On the other hand, in order to explain the second stage of the acceleration, it might be possible to make use of the cosmological constant since the acceleration in “recent” years does not have to end and could last forever. However, at this point we encounter one of the most serious contradictions in modern physics, the cosmological constant problem, which implies the enormous mismatch between the observed value of cosmological constant and estimate of the contributions of elementary particles to the vacuum energy density [10, 11].

*m*with \(\lambda \phi ^4\) interaction, which is minimally coupled to the \({ classical}\) gravity [12]

^{1}

*G*is the Newton constant), and \(\Lambda _b\) is the bare cosmological constant which is in principle divergent. Using the dimensional regularization, the 1-loop effective potential can be calculated to be

*M*is an arbitrary subtraction mass scale where the measurement is carried out. (In cosmology, the physical meaning of

*M*is not so clear as in particle physics since

*M*may be identified with the Hubble parameter or any other cosmological energy scale related to the evolution of the universe [14].) Then, by summing up the two contributions, the 1-loop renormalized cosmological constant is of form

*m*is chosen to the electro-weak scale, we have \(V^{\phi , 1-loop} \sim (1 TeV)^4 = 10^{60} (1 meV)^4\). Thus, the measurement suggests that the finite contribution to the 1-loop renormalized cosmological constant is cancelled to an accuracy of one part in \(10^{60}\) between \(V^{\phi , 1-loop}\) and \(\Lambda ^{\phi , 1-loop}_b\). This big fine tuning is sometimes called the cosmological constant problem.

^{2}Following the lore of QFT, at this stage of the argument, we have no issue with this fine tuning since we have just replaced the renormalized quantity depending on the arbitrary scale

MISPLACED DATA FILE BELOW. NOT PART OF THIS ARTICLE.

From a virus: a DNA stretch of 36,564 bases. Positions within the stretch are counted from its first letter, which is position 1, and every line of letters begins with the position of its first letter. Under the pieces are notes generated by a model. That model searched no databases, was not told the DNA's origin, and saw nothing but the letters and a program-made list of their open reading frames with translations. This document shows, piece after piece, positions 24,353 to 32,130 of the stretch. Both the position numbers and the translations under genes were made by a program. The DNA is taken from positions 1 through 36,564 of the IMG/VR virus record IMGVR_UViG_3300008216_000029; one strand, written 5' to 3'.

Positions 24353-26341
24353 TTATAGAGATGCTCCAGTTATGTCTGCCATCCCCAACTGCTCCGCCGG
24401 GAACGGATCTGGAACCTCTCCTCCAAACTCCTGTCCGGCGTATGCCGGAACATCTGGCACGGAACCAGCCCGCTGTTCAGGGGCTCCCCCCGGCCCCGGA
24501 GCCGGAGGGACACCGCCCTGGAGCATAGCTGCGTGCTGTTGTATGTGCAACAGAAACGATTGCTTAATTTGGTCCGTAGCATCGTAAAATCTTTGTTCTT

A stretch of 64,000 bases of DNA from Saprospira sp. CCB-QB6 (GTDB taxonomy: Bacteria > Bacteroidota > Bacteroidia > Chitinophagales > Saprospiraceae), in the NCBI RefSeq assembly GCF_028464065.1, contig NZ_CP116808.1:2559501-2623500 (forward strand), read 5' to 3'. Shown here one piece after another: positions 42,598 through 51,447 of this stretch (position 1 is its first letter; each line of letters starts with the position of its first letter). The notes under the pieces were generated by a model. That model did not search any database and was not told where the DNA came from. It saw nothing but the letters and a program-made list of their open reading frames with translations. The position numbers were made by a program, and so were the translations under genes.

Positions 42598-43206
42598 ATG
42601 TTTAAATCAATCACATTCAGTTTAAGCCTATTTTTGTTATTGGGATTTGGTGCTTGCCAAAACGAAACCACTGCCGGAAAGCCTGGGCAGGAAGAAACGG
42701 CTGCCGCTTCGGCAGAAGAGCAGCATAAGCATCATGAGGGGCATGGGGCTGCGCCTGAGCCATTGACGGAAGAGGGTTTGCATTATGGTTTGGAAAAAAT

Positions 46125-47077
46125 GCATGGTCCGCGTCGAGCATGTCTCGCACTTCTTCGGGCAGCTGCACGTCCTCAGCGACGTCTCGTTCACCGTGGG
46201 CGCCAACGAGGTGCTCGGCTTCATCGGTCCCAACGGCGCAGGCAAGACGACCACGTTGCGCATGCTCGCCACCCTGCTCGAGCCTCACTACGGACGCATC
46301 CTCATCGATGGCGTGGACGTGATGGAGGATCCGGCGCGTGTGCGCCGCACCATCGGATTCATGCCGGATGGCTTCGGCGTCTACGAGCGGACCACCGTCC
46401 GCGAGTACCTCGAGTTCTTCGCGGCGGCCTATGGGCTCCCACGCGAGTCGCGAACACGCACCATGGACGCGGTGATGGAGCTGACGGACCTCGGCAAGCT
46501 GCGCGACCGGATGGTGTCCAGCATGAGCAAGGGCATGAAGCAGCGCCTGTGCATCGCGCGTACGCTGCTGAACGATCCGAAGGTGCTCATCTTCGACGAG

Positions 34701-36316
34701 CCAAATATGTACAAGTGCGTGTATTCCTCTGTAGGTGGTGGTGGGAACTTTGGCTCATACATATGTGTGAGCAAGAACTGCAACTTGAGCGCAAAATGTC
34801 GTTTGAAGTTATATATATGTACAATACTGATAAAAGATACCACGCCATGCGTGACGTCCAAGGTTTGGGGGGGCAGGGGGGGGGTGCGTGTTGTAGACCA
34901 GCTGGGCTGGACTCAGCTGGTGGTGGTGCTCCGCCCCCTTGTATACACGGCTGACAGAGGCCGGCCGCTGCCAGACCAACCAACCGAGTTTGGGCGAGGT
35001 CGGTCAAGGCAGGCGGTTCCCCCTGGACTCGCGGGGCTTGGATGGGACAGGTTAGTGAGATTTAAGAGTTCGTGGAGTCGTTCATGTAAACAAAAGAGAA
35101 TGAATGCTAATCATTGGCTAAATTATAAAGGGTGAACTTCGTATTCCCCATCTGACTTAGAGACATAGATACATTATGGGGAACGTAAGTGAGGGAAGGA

*M*with the measured value.

In order to solve the problem of the radiative instability of the cosmological constant, some nonlocal formulations have been advocated [15, 16, 17, 18, 19, 20, 21, 22, 23, 24, 25, 26, 27], but many of them have been restricted to the semiclassical approach where only radiative corrections from matter fields are taken account of whereas the gravity is regarded as a classical field merely serving for detecting the vacuum energy. Recently, an interesting approach, which attempts to deal with the graviton loop effects by using the topological Gauss-Bonnet term, has been proposed [22].

More recently, we have proposed an alternative formulation for treating with the graviton loops where the higher derivative term \(R^2\) plays an important role [12]. In the article [12], we have also pointed out a connection between the formulation and the \(R^2\) inflation by Starobinsky [9]. Thus far, there are a few articles dealing with inflation in the closed universes with finite space-time volume by a similar formalism [18, 19, 20, 28], but these papers are written in the framework of the semiclassical approach, so there is indeed radiative instability in the gravity sector. In this article, we would like to apply our formulation [12], which is completely free from the issue of radiative instability, to the late-time acceleration of expansion of the universe in the open universes with infinite space-time volume. The reasons why we consider the open universes are two-fold. Current cosmological data show as a whole good agreement with a spatially flat universe with non-vanishing cosmological constant and cold dark matter, which suggests that our universe might be open. Moreover, the scenario of eternal inflation leads to space-times with infinite volume [29].